Part III. Lagging Indicators
Commander in Pips: And the last part in this chapter will be dedicated to lagging indicators. Here my view coincides with common one. Although common approach classifies as “lagging” trend indicators items such as Moving Averages and MACD, so I agree with that, but I also think that some of the oscillators that we’ve discussed in previous part are lagging as well. Despite the fact that their lag behind the price action could be smaller than of trend indicators. Sometimes trend indicators are called “Momentum Indicators”.
Pipruit: And what common approach tells about advantages and disadvantages of lagging indicators?
Commander in Pips: Well, it tells us that since a new trend has been established, momentum or trend indicators will catch it. But it will happen with some lag, and it could turn that you will miss a good entry point. From the other side - it is less probability to be wrong, since momentum indicators are less sensitive to fake outs, and hence, rarely give bogus signals.
Commander in Pips: Let’s take a look at how it works:
Chart #1 | GBP/USD Weekly. MA and MACDAs you can see, in August 2008 a sell signal has come simultaneously from MACD and MA crossover on the chart. It has finished with an excellent down thrust. In the beginning of 2009 MACD has given a buy signal a bit earlier than moving averages, but still both of them have turned in the same direction. A very interesting situation has happened at the end of 2009 – although MA has shown bullish crossover – MACD has held a down trend and negated this buy signal. And finally, in June 2010 MACD and MA has given signal to enter the market at long side.
So, you can see that sometimes MACD gives signals a bit earlier, while MA still hold the previous trend. For example, as it has happened in January 2009. As you can see, after MACD has generated a signal the market has shown solid retracement down. Potentially such price action could turn to losses or you will be nervous at such price action. AS with other indicators we must use MACD or MA, but only as a tool in an overall trading plan. For instance, if your trading plan suggests that you must enter on retracement low, after confirmed a buy signal from MACD – then you have entered almost at the extreme low and caught anoutstanding move up then. I just want to say that we should not trade blindly based on any single indicator, despite how it could be attractive to you and the grade of your fascination with them.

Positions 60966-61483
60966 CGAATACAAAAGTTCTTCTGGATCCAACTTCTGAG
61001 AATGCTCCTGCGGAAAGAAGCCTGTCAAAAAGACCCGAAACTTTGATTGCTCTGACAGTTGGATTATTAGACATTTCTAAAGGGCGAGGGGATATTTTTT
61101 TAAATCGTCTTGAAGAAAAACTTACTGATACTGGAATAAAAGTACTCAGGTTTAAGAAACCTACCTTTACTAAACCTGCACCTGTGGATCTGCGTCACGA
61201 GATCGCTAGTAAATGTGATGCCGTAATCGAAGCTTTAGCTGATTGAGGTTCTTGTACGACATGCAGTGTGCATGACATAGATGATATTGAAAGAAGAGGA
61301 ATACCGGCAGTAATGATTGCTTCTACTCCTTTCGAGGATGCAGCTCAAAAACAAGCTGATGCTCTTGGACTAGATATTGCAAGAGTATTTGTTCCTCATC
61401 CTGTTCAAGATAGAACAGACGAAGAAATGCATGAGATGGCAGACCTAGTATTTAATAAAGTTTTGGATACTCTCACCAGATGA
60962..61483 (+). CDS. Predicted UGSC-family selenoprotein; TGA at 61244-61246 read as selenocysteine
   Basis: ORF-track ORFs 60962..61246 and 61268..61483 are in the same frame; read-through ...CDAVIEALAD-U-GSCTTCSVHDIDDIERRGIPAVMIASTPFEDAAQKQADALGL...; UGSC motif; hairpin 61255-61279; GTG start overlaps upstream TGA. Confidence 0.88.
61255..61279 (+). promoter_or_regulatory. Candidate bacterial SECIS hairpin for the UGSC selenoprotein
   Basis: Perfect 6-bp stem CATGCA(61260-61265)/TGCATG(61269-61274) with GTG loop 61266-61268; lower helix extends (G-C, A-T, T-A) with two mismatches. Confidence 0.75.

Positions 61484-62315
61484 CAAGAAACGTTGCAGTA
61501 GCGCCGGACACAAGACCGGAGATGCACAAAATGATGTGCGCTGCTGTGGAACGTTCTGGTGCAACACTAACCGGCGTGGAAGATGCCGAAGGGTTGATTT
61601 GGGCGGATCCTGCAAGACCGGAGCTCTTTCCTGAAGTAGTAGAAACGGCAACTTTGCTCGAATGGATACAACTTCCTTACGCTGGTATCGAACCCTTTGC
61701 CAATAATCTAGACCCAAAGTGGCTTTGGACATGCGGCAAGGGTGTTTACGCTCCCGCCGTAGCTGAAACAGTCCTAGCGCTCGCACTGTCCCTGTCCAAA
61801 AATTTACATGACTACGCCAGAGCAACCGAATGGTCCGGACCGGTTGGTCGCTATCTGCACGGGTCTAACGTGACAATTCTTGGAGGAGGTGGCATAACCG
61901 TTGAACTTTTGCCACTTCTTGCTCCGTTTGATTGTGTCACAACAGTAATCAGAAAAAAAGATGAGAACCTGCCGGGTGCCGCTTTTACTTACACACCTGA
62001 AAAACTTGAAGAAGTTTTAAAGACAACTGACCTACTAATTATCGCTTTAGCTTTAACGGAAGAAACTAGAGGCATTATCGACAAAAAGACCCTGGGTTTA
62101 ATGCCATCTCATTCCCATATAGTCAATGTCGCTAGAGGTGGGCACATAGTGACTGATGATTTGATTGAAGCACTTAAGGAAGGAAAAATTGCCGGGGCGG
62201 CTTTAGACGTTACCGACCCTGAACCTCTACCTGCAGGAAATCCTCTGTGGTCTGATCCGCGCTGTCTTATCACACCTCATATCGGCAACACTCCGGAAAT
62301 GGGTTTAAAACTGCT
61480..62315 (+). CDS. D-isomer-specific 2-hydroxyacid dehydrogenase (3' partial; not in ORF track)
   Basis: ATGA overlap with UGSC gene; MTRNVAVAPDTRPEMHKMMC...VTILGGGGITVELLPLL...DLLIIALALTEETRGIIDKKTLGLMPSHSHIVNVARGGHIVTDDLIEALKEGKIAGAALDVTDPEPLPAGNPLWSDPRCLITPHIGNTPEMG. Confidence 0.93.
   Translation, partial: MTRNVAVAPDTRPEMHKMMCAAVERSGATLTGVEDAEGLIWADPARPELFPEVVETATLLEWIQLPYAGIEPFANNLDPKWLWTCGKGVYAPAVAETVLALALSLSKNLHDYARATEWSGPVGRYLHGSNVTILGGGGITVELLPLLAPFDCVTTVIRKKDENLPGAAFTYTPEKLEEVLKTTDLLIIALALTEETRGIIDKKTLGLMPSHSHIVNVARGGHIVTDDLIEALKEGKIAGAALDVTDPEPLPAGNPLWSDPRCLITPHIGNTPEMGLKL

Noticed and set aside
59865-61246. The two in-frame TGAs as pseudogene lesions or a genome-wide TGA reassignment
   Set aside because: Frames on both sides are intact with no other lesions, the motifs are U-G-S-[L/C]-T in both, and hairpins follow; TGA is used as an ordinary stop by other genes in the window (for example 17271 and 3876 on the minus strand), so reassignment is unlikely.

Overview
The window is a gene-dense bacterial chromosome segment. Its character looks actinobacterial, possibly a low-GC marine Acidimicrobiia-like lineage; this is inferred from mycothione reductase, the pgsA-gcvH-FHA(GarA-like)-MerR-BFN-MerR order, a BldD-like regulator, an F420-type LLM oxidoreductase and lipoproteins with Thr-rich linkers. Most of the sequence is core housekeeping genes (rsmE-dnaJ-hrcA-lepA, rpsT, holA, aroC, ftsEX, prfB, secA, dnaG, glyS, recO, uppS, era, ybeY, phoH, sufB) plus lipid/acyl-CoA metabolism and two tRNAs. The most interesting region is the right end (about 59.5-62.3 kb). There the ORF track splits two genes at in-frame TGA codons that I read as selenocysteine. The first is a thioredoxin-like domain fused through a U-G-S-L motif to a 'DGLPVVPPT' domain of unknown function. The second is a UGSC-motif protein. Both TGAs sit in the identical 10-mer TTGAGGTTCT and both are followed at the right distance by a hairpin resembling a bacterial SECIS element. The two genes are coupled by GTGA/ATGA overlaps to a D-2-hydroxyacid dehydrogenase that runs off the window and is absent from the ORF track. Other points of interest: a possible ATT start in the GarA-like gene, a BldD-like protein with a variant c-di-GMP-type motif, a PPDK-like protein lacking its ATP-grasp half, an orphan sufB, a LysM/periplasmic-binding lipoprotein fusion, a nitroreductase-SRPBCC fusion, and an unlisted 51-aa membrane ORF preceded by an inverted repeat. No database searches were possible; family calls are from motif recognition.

Personally, I like MACD as a trend indicator, but I do not use it in the simple way – “up cross – buy, low cross – sell”. I prefer to use it during thrusting moves, look for cross angle, look where this cross has happened, what kind of price action was before the MACD signal, does price action support the trend or not and so on…
In other words – a trading plan is that you should follow. Indicators are just tools that help you to understand the overall picture and decide – do you wish to take the trade or is it better to wait for another chance…
5 years ago,
3 years ago,
Table of Contents
- FOREX - What is it ?
- Why FOREX?
- The structure of the FOREX market
- Trading sessions
- Where does the money come from in FOREX?
- Different types of market analysis
- Chart types
- Support and Resistance
Candlesticks – what are they?
- Part I. Candlesticks – what are they?
- Part II. How to interpret different candlesticks?
- Part III. Simple but fundamental and important patterns
- Part IV. Single Candlestick Patterns
- Part V. Double Deuce – dual candlestick patterns
- Part VI. Triple candlestick patterns
- Part VII - Summary: Japanese Candlesticks and Patterns Sheet
- Part I. Mysterious Fibonacci
- Part II. Fibonacci Retracement
- Part III. Advanced talks on Fibonacci Retracement
- Part IV. Sometimes Mr. Fibonacci could fail...really
- Part V. Combination of Fibonacci levels with other lines
- Part VI. Combination of Fibonacci levels with candle patterns
- Part VII. Fibonacci Extensions
- Part VIII. Advanced view on Fibonacci Extensions
- Part IX. Using Fibonacci for placing orders
- Part X. Fibonacci Summary
Introduction to Moving Averages
- Part I. Introduction to Moving Averages
- Part II. Simple Moving Average
- Part III. Exponential Moving Average
- Part IV. Which one is better – EMA or SMA?
- Part V. Using Moving Averages. Displaced MA
- Part VI. Trading moving averages crossover
- Part VII. Dynamic support and resistance
- Part VIII. Summary of Moving Averages
- Part I. Bollinger Bands
- Part II. Moving Average Convergence Divergence - MACD
- Part III. Parabolic SAR - Stop And Reversal
- Part IV. Stochastic
- Part V. Relative Strength Index
- Part VI. Detrended Oscillator and Momentum Indicator
- Part VII. Average Directional Move Index – ADX
- Part VIII. Indicators: Tightening All Together
- Leading and Lagging Indicators
- Basic chart patterns
- Pivot points – description and calculation
- Elliot Wave Theory
- Intro to Harmonic Patterns
- Divergence Intro
- Harmonic Approach to Recognizing a Trend Day
- Intro to Breakouts and Fakeouts
- Again about Fundamental Analysis
- Cross Pair – What the Beast is That?
- Multiple Time Frame Intro
- Market Sentiment and COT report
- Dealing with the News
- Let's Start with Carry
- Let’s Meet with Dollar Index
- Intermarket Analysis - Commodities
- Trading Plan Framework – Common Thoughts
- A Bit More About Personality
- Mechanical Trading System Intro
- Tracking Your Performance
- Risk Management Framework
- A Bit More About Leverage
- Why Do We Need Stop-Loss Orders?
- Scaling of Position
- Intramarket Correlations
- Some Talk About Brokers
- Forex Scam - Money Managers